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Just Sing Review

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I’m something of a connoisseur of singing and dancing games, having played and reviewed a fair few. The boys on the TXH team just don’t seem so keen on these types of games, or they just don’t want to admit it. I must confess to enjoying dancing more than singing games, for the simple fact that my singing is even worse than my dancing. But did playing Just Sing make me change my mind?

Ubisoft are well known for their Just Dance franchise, and if you have ever played one of these games, then you already know what to expect from Just Sing. Think colourful visuals, plenty of group interaction and a good range of songs from different eras and styles.

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The game comes with 30 songs. 10 of these are ‘masters’, in other words, songs recorded by the actual artist. The other 20 being covers of well-known songs. This may be a disappointment to some but to be fair, the cover artists are pretty good and once you start singing your vocals over the top you won’t really be able to tell the difference.

There is a good range of songs, with something for everyone from classic hits like the karaoke classic ‘I will Survive’, to Disney songs such as the ever present ‘Let it Go’, as well as recent pop and indie hits. Add in the opportunity to buy packs of other songs from an ever-expanding streaming service and you will never be lost for a decent tune to sing along to.

There are two modes: Party and Battle. In Party mode you get to either sing by yourself or with a few friends – up to three others. Battle mode allows you to compete against one other person.

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You can play along with a USB mic, but this is not essential as there is also the option of singing through your phone mic by downloading the Just Sing app. To add to the party spirit, you can also use the phone, or Xbox Kinect camera, to video yourself, which is then displayed on your TV screen. There is also the option of using one of the 12 video themes, which each offer four animated backgrounds and four filters to create your own customisable music video. Seeing yourself being attacked by monsters or with cat ears and paws are a fun touch and certainly added to the party feeling.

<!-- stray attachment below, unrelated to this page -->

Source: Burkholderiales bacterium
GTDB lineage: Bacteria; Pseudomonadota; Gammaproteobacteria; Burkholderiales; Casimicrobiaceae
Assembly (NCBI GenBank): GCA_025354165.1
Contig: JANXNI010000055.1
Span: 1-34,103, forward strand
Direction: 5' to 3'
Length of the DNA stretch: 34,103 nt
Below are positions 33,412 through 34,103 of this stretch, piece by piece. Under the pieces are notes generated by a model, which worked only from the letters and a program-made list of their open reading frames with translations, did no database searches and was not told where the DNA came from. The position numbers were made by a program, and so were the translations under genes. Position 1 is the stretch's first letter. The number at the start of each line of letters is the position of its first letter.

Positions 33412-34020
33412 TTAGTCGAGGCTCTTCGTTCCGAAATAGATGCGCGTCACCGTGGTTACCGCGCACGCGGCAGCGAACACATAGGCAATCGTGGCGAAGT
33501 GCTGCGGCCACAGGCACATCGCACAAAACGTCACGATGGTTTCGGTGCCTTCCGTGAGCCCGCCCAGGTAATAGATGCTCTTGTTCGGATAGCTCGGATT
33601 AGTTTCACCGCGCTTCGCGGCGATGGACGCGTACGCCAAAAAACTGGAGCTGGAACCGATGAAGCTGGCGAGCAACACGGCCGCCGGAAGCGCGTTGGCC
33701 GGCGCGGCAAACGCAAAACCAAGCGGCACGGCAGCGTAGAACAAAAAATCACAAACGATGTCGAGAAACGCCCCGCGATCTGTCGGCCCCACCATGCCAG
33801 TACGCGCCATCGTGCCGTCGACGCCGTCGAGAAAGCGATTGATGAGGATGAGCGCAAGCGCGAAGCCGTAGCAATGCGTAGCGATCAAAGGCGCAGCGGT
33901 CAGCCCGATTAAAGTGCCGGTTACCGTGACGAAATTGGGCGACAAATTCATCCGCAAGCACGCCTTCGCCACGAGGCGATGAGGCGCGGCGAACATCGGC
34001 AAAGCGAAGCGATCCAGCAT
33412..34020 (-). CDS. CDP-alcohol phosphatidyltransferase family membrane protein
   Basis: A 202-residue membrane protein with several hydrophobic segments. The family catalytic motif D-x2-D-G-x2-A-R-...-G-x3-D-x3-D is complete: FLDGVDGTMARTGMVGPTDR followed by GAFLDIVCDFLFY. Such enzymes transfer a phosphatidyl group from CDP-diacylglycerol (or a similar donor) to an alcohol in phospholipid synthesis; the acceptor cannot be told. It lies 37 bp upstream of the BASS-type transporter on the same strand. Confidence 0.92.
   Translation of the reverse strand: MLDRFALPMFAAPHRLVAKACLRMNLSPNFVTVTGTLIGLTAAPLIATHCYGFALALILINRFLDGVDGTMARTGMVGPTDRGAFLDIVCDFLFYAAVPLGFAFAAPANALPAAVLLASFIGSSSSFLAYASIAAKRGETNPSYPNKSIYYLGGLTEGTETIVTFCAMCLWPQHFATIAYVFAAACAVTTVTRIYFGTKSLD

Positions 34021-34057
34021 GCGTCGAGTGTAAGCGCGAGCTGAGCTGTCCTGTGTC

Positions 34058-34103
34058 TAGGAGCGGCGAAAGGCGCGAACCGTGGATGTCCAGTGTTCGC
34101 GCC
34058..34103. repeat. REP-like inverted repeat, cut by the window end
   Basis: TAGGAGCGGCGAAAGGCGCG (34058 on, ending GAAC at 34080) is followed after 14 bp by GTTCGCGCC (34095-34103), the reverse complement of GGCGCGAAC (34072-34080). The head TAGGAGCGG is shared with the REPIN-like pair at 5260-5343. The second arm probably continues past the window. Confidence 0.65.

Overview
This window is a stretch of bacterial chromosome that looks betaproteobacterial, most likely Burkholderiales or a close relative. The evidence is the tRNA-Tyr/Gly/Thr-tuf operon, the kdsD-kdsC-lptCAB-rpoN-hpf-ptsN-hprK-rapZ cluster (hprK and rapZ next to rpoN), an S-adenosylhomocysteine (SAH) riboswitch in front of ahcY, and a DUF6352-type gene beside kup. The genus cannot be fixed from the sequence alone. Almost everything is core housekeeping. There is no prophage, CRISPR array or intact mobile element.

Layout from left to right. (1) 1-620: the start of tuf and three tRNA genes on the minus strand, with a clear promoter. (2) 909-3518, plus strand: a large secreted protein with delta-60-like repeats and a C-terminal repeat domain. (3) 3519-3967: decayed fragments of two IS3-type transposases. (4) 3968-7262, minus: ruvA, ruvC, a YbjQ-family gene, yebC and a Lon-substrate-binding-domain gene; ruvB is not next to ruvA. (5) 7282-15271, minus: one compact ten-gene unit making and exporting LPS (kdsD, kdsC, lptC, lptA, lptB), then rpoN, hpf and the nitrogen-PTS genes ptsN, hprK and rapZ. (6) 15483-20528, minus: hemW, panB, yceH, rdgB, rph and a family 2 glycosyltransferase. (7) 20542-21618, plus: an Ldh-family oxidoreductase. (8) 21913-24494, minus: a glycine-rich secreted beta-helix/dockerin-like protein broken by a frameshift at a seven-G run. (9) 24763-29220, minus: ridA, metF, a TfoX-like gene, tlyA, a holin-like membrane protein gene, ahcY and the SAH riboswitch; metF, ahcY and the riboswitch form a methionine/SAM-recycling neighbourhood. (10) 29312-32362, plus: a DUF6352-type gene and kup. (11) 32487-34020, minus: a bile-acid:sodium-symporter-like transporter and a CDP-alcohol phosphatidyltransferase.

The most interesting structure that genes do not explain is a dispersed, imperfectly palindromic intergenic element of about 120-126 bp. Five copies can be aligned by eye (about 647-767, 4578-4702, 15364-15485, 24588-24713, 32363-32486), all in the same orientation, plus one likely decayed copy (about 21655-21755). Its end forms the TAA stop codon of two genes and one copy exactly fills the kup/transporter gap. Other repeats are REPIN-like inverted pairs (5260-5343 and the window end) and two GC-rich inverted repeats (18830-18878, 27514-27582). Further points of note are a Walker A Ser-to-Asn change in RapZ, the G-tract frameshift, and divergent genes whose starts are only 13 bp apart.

After creating your musical masterpiece (or not) there is the option to save your music video locally or to let it loose into the world and share it on the Just Sing YouTube page. These are also available to view through the game. Watching these are the very definition of car crash TV – you don’t want to watch the cringe-worthy attempts of others to sing and dance, and generally crucify your favourite songs, but you just can’t help it.

As with other games of the same genre you get scored on how well you match the rhythm and pitch of the song. This allows you to rack up a score in the form of stars. Garner enough stars, and you can unlock new themes.

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Similar to the Just Dance games, you don’t have to be a great singer to do well. It’s more about having fun than worrying about technique. This results in a good party game but not so suitable if you want to hone your singing skills, and generally bask in the knowledge that your Xbox thinks you are a great singer. However, if you are like me, and are only one step up from being tone-deaf then this lack of electronic judgement is welcome. With Just Sing, just make sure you sing into the mic loud enough and you’ll find that it’s pretty easy to rack up the full five stars on a song.

And so with that thought, we come to the negatives of Just Sing.

The first thing, and the most annoying, was that however many times I tried configuring the audio, there was a very noticeable lag between my singing and what was coming out of the TV. How distracting is it to hear your voice coming back to you when you are on the phone to someone? Now, try and sing like this – it’s not easy or enjoyable.

It was also quite difficult to adjust the mic and TV volume correctly in order to hear both my singing and the TV audio at a suitable level. I wanted to hear my singing but not too loudly – I had to consider the feelings of the other unfortunate people in the same room as me. This was much less of a problem if I wore headphones but would not really be an option when playing with others.

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The phone app was great for recording video and lip syncing along to the songs, however to actually sing through the phone was a complete miss. In order for the phone mic to pick up my singing loud enough to win any points in the game I had to hold the end of my phone right up to my mouth, resulting in my ceiling being the star of the video.

Just Sing is not for the serious singer and has a few flaws that means it’s never going to contend with other Xbox singing franchises, such as the awesome Lips. But if you are looking for a singing game to place alongside your other party games then Just Sing is a good bet – but I’ll be sticking to the dance games for now.

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